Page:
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Loan-to-value ratio: it's important when buying an investment property

By The Lodge Real Estate Team on 2019-05-14

Loan-to-value ratio (LVR) is a critical part of a property investor’s toolkit. If you’re new to property investing, here’s a quick run down on the role it plays in an investment portfolio, and why you should keep an eye on it.

Loan-to-value ratio: what is it and why does it matter?

If you're looking to buy an investment property in Hamilton, it is essential to know the total lending debt across your portfolio—your LVR. Knowing this figure not only serves to indicate the “health” of your portfolio—especially in the eyes of the banks—but can also ensure you don’t overstretch yourself with any future purchases.

Most significantly, your debt level can impact on your ability to meet the current LVR restrictions for any new property you intend to purchase. Currently, they are set to a borrowing limit of 65 per cent (requiring a 35 per cent deposit or equity).


Related content: Capital gains or rental yield: which is better for investors?


Example scenario:

Say you have two properties worth $900,000 in total and an overall debt of $400,000 remaining. The equity—or portion of the homes you’ve paid for—is $500,000. In percentages, it’s 55 per cent and your LVR is 45 per cent. Both meet the bank LVR restrictions.

From here, you may decide to use your existing equity (rather than a deposit) to purchase another property worth $530,000. Now you have three properties with a combined worth of $1,430,000; a total debt of $930,000 (existing debt + new property purchase debt).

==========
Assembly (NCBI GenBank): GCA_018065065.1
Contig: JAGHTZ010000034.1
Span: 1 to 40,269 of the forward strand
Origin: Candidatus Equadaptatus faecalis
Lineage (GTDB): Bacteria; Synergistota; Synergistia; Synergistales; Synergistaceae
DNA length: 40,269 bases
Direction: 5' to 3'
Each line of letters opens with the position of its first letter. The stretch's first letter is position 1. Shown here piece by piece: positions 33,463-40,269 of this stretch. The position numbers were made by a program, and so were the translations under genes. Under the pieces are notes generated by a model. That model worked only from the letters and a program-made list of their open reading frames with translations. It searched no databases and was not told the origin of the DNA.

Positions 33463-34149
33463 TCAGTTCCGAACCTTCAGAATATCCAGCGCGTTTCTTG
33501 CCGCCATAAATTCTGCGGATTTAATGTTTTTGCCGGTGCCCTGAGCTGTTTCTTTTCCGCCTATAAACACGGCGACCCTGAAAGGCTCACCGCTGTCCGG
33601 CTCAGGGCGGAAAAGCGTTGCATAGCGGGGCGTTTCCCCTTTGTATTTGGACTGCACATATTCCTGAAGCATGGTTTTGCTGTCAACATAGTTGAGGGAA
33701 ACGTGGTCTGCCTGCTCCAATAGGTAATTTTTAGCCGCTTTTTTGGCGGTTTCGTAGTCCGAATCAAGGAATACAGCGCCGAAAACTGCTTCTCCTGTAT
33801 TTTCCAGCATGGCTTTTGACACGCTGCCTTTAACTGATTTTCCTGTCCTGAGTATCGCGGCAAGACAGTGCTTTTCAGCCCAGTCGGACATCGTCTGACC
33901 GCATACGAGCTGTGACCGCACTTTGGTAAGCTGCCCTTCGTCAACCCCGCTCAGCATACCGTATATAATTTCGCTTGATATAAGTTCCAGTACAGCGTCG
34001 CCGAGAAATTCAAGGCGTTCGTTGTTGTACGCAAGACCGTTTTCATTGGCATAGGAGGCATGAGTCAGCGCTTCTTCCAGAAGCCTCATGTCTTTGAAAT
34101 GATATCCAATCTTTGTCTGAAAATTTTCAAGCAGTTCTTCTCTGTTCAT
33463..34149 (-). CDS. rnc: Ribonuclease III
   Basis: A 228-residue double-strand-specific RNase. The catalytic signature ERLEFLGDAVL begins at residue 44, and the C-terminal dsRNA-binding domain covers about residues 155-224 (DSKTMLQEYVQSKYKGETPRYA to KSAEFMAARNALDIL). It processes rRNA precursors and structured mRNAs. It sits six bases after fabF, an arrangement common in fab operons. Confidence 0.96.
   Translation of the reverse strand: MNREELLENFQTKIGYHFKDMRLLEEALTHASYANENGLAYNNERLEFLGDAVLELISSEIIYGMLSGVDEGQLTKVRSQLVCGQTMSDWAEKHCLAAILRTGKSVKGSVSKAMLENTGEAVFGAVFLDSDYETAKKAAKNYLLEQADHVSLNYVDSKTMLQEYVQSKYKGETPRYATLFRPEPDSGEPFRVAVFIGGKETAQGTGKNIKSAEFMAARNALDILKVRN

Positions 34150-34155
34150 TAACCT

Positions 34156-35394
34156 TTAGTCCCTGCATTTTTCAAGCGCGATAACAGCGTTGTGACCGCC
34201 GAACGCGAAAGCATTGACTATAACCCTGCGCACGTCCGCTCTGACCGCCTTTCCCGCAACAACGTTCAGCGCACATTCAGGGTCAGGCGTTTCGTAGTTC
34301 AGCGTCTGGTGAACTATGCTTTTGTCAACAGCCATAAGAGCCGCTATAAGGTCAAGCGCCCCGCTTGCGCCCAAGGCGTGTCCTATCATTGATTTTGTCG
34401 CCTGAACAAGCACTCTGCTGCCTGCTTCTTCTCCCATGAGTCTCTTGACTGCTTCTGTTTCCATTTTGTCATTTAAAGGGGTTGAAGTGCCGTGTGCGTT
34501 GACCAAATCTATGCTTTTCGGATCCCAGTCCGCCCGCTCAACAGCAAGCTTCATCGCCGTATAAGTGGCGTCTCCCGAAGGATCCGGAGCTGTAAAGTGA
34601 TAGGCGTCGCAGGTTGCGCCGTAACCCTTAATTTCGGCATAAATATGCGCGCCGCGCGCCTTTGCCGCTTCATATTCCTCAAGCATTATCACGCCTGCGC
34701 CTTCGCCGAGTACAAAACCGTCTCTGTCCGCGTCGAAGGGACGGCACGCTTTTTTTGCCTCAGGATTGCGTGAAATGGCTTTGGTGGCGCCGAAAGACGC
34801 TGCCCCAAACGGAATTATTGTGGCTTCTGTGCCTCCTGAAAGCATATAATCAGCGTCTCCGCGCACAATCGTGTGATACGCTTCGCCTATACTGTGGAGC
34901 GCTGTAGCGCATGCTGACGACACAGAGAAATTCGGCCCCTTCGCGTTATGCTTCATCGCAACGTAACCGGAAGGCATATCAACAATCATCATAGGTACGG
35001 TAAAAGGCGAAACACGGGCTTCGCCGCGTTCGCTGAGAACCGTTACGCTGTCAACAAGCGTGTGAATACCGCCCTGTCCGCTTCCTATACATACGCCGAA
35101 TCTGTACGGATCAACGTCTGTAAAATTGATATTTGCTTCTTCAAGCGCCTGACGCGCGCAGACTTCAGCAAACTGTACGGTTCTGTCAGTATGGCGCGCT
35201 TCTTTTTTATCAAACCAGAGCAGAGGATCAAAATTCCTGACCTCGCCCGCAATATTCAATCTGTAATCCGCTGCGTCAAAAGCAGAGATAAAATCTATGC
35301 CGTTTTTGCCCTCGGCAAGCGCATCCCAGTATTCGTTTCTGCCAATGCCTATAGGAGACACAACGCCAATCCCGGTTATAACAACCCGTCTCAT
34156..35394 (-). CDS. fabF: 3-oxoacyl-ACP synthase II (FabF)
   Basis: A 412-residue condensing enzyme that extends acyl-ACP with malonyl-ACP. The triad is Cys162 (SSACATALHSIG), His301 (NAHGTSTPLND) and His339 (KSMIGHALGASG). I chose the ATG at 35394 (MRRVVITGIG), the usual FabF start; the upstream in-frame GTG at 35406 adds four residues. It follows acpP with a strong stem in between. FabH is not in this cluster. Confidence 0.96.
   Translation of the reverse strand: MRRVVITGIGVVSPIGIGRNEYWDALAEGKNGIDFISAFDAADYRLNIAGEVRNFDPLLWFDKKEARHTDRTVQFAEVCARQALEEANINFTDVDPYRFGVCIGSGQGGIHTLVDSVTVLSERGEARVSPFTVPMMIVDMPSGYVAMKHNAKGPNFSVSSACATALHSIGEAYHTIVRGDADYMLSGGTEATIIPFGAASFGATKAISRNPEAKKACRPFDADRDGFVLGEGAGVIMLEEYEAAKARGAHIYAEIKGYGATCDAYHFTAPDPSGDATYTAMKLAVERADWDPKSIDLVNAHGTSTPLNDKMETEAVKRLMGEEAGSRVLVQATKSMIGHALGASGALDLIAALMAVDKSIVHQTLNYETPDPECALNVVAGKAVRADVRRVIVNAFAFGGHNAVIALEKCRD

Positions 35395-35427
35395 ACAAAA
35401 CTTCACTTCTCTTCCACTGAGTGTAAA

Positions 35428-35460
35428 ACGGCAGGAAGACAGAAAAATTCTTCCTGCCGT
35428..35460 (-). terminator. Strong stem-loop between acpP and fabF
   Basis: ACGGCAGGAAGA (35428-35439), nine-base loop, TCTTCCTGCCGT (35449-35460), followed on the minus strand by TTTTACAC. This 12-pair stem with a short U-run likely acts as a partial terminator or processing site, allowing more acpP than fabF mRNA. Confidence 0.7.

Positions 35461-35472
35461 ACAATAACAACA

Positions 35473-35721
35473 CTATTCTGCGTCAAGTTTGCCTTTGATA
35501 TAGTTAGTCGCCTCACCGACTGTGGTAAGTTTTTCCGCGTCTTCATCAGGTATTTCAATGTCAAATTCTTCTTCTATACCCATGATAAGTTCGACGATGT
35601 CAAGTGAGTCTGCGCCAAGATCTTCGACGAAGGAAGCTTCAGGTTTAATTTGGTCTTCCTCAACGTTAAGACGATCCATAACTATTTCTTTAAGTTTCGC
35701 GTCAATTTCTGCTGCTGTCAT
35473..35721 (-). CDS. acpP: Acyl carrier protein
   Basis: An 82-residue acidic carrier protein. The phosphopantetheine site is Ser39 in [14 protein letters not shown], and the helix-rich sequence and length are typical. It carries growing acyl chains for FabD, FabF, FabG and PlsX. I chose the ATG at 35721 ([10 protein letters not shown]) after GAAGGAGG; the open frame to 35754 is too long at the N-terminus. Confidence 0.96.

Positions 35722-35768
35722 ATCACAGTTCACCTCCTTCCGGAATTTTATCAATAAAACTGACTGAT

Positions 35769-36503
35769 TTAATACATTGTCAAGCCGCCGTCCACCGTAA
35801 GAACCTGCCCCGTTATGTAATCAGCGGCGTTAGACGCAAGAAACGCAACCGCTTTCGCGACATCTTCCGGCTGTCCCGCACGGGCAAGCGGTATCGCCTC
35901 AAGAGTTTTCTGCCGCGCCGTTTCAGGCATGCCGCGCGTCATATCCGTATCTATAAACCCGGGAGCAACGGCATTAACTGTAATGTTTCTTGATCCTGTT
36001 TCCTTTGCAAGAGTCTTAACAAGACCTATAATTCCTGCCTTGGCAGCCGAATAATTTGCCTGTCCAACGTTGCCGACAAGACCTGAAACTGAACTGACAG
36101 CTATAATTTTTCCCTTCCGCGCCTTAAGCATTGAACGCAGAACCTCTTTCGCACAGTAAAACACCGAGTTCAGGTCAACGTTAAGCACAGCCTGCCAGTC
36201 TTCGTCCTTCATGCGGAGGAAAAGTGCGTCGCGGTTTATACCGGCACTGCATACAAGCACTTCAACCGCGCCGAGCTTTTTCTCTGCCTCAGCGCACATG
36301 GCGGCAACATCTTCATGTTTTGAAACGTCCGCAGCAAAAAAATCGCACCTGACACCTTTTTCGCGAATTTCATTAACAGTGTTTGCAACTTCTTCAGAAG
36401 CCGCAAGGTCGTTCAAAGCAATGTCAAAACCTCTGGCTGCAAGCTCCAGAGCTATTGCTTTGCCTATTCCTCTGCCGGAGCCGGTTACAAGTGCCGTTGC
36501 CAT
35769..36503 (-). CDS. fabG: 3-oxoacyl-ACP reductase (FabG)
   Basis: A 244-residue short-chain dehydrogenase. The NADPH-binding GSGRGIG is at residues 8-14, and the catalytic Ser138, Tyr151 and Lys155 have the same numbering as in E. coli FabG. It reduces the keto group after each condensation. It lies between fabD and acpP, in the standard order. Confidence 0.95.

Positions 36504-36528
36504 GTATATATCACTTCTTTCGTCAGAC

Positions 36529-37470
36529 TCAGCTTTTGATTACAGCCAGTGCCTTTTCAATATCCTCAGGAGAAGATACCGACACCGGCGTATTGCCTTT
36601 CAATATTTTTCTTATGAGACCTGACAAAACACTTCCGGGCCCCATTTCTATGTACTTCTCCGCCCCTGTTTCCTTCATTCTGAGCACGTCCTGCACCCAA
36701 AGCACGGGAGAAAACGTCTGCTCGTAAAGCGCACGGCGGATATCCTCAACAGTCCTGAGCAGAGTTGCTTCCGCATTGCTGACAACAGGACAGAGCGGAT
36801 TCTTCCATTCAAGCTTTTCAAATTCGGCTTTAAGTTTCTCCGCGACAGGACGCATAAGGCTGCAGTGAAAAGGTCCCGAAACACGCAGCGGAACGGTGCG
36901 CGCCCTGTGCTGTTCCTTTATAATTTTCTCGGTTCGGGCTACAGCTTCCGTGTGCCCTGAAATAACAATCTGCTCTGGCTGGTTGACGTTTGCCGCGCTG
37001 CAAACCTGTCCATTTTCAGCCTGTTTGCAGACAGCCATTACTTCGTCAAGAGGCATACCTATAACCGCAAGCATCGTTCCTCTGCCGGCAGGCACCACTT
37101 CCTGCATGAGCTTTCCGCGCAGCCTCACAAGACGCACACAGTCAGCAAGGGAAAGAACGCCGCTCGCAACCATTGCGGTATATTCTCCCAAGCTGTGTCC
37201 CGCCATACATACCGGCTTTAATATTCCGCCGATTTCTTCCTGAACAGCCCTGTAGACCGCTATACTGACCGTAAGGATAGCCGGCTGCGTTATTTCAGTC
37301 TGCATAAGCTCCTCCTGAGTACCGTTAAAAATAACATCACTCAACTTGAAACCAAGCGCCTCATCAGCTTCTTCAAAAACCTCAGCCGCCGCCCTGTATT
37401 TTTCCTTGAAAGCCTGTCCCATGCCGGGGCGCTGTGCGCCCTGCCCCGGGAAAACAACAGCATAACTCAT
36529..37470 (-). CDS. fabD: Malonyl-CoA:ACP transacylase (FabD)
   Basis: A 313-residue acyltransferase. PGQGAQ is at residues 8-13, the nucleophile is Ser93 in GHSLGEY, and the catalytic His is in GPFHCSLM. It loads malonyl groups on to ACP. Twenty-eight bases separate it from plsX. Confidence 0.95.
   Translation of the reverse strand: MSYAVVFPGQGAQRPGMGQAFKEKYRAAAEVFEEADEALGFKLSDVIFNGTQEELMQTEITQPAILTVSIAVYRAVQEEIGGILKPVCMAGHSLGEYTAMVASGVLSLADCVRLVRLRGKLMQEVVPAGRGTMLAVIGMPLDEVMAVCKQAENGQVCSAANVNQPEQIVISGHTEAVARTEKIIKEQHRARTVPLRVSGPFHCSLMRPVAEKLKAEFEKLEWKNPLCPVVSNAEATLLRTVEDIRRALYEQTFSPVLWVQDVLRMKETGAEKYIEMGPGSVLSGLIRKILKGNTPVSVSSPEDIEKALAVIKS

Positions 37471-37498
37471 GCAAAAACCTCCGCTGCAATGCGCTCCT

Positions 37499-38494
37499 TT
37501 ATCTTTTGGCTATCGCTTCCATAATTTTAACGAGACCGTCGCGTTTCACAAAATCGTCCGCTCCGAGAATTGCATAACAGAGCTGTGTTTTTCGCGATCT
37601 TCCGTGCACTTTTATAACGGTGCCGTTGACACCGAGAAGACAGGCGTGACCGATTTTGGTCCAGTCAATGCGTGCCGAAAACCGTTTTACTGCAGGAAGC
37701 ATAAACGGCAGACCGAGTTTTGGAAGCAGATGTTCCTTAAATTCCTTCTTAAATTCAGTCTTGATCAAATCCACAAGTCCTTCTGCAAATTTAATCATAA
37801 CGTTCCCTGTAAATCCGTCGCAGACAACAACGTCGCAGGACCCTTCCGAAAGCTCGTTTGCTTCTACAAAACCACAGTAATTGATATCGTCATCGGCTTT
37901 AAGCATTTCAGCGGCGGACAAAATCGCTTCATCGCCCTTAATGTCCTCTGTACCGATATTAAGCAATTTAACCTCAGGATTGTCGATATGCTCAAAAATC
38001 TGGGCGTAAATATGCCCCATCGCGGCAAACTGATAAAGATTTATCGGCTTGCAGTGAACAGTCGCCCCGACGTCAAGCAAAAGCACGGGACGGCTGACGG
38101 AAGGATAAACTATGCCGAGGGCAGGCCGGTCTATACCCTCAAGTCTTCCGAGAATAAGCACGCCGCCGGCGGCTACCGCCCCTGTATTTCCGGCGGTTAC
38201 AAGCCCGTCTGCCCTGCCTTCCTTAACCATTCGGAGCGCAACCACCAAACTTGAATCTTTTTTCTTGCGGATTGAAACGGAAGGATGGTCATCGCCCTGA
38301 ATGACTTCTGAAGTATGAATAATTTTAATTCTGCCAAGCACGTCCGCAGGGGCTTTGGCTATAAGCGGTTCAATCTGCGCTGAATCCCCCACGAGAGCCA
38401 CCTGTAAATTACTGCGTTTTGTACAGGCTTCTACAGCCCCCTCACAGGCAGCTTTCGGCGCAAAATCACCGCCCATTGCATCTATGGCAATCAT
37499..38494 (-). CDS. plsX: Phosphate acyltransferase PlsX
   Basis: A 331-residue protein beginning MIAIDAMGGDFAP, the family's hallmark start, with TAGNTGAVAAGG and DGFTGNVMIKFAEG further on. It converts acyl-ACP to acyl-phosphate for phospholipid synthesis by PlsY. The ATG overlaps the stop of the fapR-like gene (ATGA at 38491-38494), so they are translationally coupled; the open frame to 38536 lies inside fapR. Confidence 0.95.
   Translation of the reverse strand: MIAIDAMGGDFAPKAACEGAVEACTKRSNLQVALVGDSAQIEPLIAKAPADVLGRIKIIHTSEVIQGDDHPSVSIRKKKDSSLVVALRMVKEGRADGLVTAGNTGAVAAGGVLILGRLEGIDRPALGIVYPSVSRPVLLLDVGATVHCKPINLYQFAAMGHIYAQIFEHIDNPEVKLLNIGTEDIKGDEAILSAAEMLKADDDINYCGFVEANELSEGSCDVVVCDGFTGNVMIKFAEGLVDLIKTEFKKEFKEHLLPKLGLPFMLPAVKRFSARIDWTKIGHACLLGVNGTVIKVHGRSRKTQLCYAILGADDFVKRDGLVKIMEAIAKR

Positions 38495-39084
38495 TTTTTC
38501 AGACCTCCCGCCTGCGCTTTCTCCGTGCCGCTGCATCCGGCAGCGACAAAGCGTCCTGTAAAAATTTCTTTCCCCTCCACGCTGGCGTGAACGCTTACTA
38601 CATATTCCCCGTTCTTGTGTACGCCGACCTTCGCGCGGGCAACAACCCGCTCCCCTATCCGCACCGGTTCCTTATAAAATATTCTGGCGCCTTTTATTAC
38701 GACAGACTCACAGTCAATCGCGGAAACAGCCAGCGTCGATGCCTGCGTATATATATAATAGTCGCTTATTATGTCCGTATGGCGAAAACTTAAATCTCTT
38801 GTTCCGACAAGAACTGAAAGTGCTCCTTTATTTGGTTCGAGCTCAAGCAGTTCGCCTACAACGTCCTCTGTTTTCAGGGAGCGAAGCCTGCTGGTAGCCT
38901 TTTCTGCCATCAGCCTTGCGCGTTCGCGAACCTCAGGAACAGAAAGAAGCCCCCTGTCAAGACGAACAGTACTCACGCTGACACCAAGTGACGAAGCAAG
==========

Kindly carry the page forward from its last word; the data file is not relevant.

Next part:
This leaves you with a 35 per cent equity over your whole portfolio and a LVR of 65 per cent.

As it stands, you’re in safe waters (just). However, if:

  • your initial debt was higher—say at $500,000,
  • you chose to purchase a more expensive property, or
  • you chose to purchase a fourth property on top of the third,

you may find that your combined portfolio exceeds the LVR limits and the banks will not lend to you.



It’s this combined portfolio LVR that can catch investors out. While your equity will also grow with the value of your property, banks will not recognise this unless you get your properties revalued, and this can be costly. Moreover, if you’ve already purchased the home in question, the delay in getting your portfolio revalued could also cause issues in your ability to meet your settlement date.

The good news for investors is that the higher LVRs are a temporary measure and the Property Institute is predicting further easing in the coming year.

All up, rental yield and loan-to-value ratios should never be overlooked when you sell or buy as an investor. To do so could jeopardise your home sale and place undue risk on your portfolio.


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